LS Lowry Wick steps painting set for £800K sale
Laurence Stephen Lowry, famous for his “matchstick” figures, painted Steps at Wick in 1937.
The large oil on canvas, was exhibited around Britain, including in Edinburgh, but was later bought for a private London collection and has only re-emerged after more than 20 years.
It will be sold at Bonhams’ sale of Modern British and Irish art in London’s New Bond Street on 20 November, when experts predict it could exceed its £500,000 to £800,000 pre-sale estimate.
Bonhams believes the painting could “strike a light” with many of matchstick man Lowry’s massive following.
Penny Day, of Bonhams’ modern British and Irish art department, said: “We are privileged and delighted to be offering such an important, striking Lowry which has not been available for over 20 years.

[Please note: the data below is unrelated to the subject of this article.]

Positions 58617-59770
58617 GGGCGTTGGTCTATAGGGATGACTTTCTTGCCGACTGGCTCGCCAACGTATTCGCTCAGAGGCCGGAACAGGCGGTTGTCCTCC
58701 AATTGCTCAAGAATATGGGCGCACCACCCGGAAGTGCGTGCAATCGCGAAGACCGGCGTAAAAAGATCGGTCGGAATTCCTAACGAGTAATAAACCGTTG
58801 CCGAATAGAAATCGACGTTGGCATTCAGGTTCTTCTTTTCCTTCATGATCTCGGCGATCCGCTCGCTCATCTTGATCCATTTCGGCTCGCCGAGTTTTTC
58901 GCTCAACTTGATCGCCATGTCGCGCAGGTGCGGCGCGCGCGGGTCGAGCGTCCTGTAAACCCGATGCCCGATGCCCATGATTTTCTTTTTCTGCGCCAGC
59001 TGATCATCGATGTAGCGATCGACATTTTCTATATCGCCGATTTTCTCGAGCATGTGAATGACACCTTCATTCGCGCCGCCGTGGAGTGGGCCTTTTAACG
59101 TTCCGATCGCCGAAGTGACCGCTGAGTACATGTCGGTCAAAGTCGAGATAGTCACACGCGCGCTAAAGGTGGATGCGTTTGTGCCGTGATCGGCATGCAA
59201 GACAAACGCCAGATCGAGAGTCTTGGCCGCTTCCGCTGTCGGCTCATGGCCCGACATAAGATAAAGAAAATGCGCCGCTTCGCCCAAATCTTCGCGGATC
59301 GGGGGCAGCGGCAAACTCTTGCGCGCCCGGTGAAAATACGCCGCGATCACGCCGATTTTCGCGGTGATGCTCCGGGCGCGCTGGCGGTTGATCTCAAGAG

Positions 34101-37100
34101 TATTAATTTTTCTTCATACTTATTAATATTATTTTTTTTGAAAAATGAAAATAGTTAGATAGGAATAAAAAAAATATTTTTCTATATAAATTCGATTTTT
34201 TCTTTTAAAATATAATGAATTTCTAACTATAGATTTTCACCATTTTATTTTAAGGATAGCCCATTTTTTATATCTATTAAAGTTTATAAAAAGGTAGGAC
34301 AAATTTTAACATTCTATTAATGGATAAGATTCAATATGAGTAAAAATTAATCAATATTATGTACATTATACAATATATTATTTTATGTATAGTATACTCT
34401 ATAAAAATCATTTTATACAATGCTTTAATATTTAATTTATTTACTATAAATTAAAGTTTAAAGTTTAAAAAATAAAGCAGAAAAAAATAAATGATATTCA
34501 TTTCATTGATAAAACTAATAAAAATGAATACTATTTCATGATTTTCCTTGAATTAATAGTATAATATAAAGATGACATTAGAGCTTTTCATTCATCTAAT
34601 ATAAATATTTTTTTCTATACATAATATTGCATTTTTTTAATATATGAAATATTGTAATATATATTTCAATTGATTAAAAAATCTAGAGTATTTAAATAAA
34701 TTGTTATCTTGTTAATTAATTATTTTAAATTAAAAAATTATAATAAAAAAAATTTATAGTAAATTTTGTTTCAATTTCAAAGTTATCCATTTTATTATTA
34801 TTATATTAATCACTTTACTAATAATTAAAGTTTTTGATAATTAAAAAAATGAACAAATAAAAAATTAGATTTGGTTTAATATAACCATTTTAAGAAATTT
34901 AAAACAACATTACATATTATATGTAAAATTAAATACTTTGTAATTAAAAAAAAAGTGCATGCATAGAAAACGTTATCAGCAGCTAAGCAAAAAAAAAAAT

“With the market for the artist stronger than ever and alongside the interest in the current Tate exhibition, we expect collectors will seize the opportunity to acquire this early tour de force.”
The image and occasion of the artwork is commemorated with an engraved plaque of the painting at the site of the steps in Wick.
It bears the legend: “This is the original site where LS Lowry painted Black Steps, Wick in 1936.”
English artist Lowry, who lived from 1887-1976, used to holiday in Scotland during the 1930s.
The steps pictured in Lowry’s image were part of Thomas Telford’s 1809 scheme for the new town plan of Pulteneytown for the British Fisheries Society.
The Black Stairs were part of Telford’s original plan for Pulteneytown, linking the residential area above the bank, via Lower Dunbar Street, to the harbour below.